Hisel declares mayoral candidacy

Published 12:00 am Sunday, February 22, 2004

Gene Hisel wants Selma’s controversy to end and for its people to realize their dreams – that’s why he’s running for mayor.

Hisel, the owner of Highland Avenue BP, declared his candidacy Saturday afternoon in front of 1 Broad St. Peace and harmony were the constant themes of his speech, but he also spoke of issues ranging from Selma’s crime to government accountability.

“City leaders must be accountable for peace and be responsible for it,” Hisel said. “The city leaders should set the tone of the city’s atmosphere, and they should be held accountable for it.”

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Hisel said he chose to run because of his love for Selma. “I’m taking a stand to make a difference,” he said. “To help people realize their dreams and realize their goals.”

Hisel’s goals for Selma include higher wages for city employees, more jobs and an end to controversy in city government. Holding a copy of the city’s budget, Hisel said some city employees that had been working for 15 years with the city only made about $7 per hour. “How many of us could survive on what this city is paying its employees?” Hisel asked.

Concerning bringing new jobs to the area, Hisel said that Selma had a workforce strong in numbers and ready to work. “Selma has several sites for industry,” he said. “The Alabama River runs right through our town. Many cities can’t boast that.”

But many industries aren’t interested in Selma because of its controversy, Hisel added. “We should let the police department do their jobs without controversy from city leadership,” he said. “We should ensure we have enough police officers on the streets. Anytime you have controversy, it breeds contempt and contempt breeds lawlessness.”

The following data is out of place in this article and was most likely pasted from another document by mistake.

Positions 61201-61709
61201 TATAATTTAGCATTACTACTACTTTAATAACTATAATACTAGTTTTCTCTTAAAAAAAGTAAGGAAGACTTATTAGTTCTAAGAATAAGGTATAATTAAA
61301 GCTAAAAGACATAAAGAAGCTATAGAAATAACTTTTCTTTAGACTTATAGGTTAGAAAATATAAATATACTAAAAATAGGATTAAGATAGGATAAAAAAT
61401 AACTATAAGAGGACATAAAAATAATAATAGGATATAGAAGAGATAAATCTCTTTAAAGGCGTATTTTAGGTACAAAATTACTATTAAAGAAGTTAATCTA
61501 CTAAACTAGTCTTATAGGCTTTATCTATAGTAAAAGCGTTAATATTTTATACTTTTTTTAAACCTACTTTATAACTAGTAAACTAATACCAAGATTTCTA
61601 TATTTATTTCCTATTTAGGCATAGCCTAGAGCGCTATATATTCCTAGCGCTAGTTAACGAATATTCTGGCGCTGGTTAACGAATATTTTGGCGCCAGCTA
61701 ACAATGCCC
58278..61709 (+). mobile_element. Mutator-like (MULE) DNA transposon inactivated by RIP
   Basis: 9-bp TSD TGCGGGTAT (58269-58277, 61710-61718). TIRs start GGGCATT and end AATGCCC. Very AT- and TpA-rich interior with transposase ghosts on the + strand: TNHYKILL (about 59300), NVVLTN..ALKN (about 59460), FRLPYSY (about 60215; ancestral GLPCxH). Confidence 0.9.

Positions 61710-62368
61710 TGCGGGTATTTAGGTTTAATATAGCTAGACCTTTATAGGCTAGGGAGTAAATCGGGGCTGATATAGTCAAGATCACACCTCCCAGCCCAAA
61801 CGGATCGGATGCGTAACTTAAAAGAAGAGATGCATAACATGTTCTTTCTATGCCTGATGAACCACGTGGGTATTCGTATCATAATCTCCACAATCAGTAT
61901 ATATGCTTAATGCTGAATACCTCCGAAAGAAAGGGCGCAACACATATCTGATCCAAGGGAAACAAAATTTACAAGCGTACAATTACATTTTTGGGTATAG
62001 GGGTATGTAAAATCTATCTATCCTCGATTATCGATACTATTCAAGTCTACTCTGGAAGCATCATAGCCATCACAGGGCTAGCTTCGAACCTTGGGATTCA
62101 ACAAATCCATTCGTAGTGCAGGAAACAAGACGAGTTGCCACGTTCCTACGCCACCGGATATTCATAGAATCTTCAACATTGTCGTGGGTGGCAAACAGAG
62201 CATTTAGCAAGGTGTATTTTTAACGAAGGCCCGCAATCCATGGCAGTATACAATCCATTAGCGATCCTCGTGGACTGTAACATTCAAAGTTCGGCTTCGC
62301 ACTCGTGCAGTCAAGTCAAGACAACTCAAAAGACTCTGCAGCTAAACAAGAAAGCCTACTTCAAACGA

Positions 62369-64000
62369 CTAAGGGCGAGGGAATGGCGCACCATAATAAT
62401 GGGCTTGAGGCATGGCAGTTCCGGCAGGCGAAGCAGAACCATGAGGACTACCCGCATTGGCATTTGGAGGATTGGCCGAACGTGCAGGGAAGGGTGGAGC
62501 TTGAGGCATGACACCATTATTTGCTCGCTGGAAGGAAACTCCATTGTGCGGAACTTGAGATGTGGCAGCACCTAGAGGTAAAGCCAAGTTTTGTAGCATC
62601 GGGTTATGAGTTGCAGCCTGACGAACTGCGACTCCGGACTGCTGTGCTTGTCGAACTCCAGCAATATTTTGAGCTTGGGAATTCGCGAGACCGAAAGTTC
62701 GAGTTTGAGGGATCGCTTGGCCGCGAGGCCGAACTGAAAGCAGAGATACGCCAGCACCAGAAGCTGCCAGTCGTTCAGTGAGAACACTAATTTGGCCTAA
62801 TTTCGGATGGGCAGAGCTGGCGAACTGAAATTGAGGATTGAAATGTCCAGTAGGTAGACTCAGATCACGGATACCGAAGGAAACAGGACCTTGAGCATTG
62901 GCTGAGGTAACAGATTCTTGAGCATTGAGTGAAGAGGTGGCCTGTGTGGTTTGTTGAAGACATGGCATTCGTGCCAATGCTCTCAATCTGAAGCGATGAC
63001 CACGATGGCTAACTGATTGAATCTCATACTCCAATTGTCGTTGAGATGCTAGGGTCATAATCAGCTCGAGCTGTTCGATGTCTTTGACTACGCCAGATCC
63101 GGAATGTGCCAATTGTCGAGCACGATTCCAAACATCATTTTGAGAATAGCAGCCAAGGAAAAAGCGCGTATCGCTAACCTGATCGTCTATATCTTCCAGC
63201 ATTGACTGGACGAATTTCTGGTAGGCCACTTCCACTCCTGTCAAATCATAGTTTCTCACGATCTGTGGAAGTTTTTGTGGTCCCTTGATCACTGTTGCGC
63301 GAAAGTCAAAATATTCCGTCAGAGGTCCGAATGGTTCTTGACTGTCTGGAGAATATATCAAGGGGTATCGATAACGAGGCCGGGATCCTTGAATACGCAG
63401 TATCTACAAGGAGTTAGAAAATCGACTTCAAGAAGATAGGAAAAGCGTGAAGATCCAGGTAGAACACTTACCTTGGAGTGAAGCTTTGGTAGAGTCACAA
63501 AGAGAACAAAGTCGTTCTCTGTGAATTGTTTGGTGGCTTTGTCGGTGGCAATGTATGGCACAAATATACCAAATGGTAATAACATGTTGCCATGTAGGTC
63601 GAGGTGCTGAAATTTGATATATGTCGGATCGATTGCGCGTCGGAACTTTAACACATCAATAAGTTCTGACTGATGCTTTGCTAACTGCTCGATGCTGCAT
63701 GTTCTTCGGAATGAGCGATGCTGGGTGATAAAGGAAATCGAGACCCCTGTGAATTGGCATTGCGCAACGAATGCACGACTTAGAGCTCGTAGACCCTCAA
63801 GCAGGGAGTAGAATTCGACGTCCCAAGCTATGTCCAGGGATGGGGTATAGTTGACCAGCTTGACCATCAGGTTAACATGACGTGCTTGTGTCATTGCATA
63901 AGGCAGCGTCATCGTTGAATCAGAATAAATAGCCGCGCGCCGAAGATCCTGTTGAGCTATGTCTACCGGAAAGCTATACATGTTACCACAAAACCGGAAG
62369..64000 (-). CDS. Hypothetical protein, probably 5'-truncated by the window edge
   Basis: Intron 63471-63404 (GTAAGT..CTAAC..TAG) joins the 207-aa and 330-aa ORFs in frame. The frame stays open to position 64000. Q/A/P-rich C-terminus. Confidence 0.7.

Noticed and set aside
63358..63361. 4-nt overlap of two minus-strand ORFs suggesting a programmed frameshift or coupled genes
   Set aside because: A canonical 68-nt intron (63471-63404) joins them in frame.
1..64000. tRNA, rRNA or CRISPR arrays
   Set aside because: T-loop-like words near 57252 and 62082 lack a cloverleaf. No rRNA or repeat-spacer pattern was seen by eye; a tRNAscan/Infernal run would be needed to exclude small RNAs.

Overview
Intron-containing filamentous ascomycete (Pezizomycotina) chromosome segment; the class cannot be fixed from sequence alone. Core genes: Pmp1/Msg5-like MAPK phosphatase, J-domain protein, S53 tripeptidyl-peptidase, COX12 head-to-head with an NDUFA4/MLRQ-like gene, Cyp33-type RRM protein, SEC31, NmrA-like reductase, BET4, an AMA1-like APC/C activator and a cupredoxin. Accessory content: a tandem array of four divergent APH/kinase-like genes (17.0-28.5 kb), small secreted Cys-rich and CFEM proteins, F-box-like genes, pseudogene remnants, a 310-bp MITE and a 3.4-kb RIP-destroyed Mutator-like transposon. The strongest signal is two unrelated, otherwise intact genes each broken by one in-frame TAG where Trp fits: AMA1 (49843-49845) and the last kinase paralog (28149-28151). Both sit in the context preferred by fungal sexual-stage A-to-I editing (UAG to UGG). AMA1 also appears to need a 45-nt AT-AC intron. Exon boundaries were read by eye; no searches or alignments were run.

Hisel said he believed the creation of Selma’s crime task force caused conflict in the city. “We have 600 to 700 years of cumulative experience in the police department, and we appointed lay people to direct law enforcement,” he said. “I think that was detrimental to the police department.”

Hisel said keeping the current balance of power between the mayor and City Council could solve controversy between the two. “The council should have the power to appoint department heads,” he said. “I think the power allocated to the mayor and council to direct the city adheres to the checks and balances in city government.”

Concerning the number of executive sessions, Hisel said they penalized Selmians. “A closed session for the council is not required unless a matter of great magnitude or sensitivity is present,” he added.

Ultimately, the only way Selma could stop the controversy was to replace its current leadership, Hisel said. “It’s important that people realize that there’s a light at the end of the tunnel,” he added.

Hisel came to Selma in 1968. He spent eight years in the Air Force and one year in Vietnam. He received 31 awards with the Air Force as well as an honorable discharge.

He has a degree in applied science criminal justice and has been a businessman in Selma for 26 years.

Hisel has been married for 35 years. He has three children and six grandchildren.